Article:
Natasha Trethewey, New U.S. Poet Laureate

It always lifts my spirits when we announce a new national poet laureate. My sense is that Ms. Trethewey will take to the position like Robert Pinsky did when he launched the Favorite Poem Project. I love Trethewey’s line from “Kitchen Maid with Supper at Emmaus, or The Mulata“:

…She is echo
of Jesus at table, framed in the scene behind her:
his white corona, her white cap. Listening, she leans
into what she knows. …

Charles McGrath writes in The New York Times:

The Library of Congress is to announce Thursday that the next poet laureate is Natasha Trethewey, the Pulitzer Prize-winning author of three collections and a professor of creative writing at Emory University in Atlanta. Ms. Trethewey, 46, was born in Gulfport, Miss., and is the first Southerner to hold the post since Robert Penn Warren, the original laureate, and the first African-American since Rita Dove in 1993. “I’m still a little in disbelief,” Ms. Trethewey said on Monday.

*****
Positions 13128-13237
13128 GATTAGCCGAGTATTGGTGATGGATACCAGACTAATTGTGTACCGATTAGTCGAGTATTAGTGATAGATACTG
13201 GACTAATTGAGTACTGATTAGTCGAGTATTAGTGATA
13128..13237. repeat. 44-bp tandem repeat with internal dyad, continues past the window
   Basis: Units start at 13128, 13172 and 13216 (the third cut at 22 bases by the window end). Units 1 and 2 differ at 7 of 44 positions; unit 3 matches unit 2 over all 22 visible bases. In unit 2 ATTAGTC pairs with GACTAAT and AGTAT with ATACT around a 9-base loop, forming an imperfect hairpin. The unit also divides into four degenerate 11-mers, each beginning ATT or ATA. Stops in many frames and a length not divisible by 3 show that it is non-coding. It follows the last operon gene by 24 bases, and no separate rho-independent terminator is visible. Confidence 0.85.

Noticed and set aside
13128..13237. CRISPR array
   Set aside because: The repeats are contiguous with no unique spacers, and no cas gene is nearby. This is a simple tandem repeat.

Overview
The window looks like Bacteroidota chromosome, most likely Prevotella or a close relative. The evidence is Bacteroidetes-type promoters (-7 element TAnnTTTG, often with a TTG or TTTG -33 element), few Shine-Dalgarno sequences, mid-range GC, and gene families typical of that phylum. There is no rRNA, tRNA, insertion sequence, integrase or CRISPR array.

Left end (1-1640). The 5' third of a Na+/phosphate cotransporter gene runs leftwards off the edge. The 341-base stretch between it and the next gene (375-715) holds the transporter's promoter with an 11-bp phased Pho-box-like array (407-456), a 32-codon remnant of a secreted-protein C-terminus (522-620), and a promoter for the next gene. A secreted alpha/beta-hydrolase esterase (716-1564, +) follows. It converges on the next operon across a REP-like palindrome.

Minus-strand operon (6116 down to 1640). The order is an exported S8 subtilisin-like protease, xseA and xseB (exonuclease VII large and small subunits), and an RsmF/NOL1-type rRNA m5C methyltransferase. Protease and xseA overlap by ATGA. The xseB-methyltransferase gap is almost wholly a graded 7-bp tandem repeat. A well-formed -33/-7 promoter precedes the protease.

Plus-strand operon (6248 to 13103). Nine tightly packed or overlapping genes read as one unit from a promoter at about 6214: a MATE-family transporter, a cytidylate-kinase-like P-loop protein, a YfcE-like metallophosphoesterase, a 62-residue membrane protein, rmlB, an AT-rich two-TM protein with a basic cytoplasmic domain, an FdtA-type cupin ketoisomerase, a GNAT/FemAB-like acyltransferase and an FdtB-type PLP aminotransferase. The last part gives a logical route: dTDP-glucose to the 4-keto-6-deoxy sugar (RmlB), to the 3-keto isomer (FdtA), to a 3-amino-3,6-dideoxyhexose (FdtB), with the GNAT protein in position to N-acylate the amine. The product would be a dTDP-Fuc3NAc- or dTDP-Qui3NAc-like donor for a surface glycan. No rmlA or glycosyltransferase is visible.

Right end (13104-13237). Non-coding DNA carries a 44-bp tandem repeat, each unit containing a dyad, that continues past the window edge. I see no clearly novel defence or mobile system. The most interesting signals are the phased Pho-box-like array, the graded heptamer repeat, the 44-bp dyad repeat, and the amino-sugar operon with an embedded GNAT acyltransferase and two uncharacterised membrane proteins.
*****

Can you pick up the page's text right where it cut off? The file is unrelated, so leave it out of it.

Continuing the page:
Unlike the recent laureates W. S. Merwin and her immediate predecessor, Philip Levine, both in their 80s when appointed, Ms. Trethewey, who will officially take up her duties in September, is still in midcareer and not well-known outside poetry circles. Her work combines free verse with more traditional forms like the sonnet and the villanelle to explore memory and the racial legacy of America. Her fourth collection, “Thrall,” is scheduled to appear in the fall. She is also the author of a 2010 nonfiction book, “Beyond Katrina: A Meditation on the Mississippi Gulf Coast.”

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